A business woman who’s exploring our nonprofit sector asked me: “If a nonprofit has to choose between investing time in establishing and maintaining a Facebook presence versus crafting content for SEO, where should the nonprofit invest its time?”
My answer? It depends on the audience you want to reach.
Why Nonprofits Shouldn’t Worry about SEO
Search engine optimization, or SEO for short, was all the rage a few years ago. Businesses (and some nonprofits) were paying good money to SEO consultants who promised to get them on page 1 of Google searches.
But most nonprofits shouldn’t worry about SEO. Here are three reasons why.
- You might not need to be found. If you’re a nonprofit, these days you may already be serving more clients than you can handle! The Great Recession is officially over, but many people are still worse off and depending on nonprofits for help.
- It’s easy for them to find you. Surveys show that the single most common term people type into the search box when they’re looking for your nonprofit organization is…the name of your organization. They have already heard of you through word of mouth. It’s the word of mouth you need to boost–not the SEO.
- What do they find when they get there? Improving the content on your website may get you better results for less money than increasing the number of people who ever happen to take a look at it
You shouldn’t worry about SEO–but paying just a little bit of attention to it might be worth your while. Here’s a piece I wrote about “How To Get Found: SEO and the Small Nonprofit.” It includes ten tips on getting more eyeballs to your site. (But most of them are not SEO.)
Should Your Nonprofit Invest in Social Media?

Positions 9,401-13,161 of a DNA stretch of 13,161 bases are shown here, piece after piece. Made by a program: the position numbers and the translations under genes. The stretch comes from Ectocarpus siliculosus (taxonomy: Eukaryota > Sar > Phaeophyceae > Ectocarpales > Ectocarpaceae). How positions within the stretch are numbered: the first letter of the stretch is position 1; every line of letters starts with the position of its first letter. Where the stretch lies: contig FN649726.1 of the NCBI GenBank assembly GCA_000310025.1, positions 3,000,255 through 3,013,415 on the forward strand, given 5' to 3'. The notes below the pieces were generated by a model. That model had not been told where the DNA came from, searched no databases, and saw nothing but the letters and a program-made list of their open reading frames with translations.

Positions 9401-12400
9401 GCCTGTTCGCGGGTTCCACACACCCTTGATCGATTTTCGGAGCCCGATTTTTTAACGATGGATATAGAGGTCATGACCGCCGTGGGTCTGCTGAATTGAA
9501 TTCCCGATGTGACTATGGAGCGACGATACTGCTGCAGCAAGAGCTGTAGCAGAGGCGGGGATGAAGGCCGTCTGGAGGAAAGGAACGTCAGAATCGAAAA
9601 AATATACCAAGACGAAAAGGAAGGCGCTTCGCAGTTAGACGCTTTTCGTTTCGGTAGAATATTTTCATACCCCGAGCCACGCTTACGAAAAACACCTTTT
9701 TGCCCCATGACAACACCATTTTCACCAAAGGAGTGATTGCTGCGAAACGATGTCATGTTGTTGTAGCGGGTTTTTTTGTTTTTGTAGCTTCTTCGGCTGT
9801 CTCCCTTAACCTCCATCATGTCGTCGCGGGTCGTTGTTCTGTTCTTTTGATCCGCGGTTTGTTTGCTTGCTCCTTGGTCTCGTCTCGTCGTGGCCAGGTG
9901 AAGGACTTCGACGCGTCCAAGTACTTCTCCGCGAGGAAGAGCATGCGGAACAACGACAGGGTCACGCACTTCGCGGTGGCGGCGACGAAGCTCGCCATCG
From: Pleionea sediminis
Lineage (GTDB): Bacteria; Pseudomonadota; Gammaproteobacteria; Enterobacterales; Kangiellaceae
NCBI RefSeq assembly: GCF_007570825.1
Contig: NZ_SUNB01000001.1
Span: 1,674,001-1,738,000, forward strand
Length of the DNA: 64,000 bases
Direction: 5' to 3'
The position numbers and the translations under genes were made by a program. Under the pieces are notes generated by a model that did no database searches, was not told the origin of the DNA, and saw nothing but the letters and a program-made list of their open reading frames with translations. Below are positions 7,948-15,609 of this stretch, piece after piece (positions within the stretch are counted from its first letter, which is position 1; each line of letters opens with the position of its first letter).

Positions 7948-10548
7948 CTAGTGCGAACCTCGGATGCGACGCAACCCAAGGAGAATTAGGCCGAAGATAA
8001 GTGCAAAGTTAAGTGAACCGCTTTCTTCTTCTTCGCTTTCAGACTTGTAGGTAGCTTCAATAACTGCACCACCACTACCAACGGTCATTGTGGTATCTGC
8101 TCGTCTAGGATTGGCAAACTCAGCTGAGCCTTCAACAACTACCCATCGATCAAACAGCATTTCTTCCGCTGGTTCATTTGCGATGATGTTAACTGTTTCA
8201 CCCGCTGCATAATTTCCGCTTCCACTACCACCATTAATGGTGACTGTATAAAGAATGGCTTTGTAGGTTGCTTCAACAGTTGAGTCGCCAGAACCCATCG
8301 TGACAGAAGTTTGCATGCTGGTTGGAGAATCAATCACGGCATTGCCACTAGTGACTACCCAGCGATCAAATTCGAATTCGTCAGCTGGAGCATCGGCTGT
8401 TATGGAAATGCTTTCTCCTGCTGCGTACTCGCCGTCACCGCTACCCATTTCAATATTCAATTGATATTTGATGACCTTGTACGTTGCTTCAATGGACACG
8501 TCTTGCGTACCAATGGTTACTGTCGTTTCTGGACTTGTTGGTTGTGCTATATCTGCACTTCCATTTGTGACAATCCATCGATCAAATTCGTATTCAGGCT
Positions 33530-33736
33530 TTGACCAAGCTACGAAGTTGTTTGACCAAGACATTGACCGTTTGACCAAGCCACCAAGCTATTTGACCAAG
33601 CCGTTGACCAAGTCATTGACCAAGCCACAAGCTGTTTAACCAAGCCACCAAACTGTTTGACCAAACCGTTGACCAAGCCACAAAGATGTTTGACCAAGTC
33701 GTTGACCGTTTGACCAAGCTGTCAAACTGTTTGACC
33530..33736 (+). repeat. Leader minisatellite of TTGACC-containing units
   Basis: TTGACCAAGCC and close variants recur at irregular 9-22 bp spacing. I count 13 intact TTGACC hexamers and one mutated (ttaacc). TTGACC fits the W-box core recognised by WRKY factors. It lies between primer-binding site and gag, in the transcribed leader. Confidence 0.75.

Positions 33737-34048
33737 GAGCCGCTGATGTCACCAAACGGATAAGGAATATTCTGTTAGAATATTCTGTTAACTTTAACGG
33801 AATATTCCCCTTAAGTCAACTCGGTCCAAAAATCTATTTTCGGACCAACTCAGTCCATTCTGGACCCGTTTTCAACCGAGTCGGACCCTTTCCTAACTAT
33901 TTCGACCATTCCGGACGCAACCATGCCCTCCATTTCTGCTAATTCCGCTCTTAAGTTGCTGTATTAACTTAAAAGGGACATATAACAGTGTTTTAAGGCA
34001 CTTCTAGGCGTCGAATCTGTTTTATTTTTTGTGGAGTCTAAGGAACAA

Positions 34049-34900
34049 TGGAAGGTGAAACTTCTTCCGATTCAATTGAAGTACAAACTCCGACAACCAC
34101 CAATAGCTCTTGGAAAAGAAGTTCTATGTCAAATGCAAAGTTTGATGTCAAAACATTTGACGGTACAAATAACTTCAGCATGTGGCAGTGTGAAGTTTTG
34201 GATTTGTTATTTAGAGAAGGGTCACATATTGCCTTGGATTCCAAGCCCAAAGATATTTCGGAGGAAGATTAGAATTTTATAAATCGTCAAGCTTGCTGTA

So if SEO is less important, should nonprofits put more time and money into social media? You can’t answer a question like “Should we invest in Facebook” without answering these strategic questions first:
- Who are the audiences we’re trying to reach?
- Toward what end? (Once we have built up a nice, preferably two-way, relationship with the audience, what will they start to do that they weren’t doing before?)
- What do we already know about these audiences? What do we need to find out to give them what they’re looking for?
There is no point in using a communications channel if your audience isn’t using it. For most nonprofits, Facebook is the social media common denominator—but you don’t need to know about most nonprofits. You need to know what your specific audience uses and enjoys.
Putting First Things First
Let me be blunt: using social media at all could be a waste of time if you don’t answer these three strategic questions.
And even if you do have a fully-developed strategy, social media may not be the first way to put it into practice. You could invest in:
- writing better permanent content for your website
- creating a blog
- cleaning up your email list and sending out email your readers really want to read
These are the basic building blocks of communications.
Before thinking about social media, make sure you have those building blocks in place. (Think of SEO as how you build them, not as a separate set of blocks.)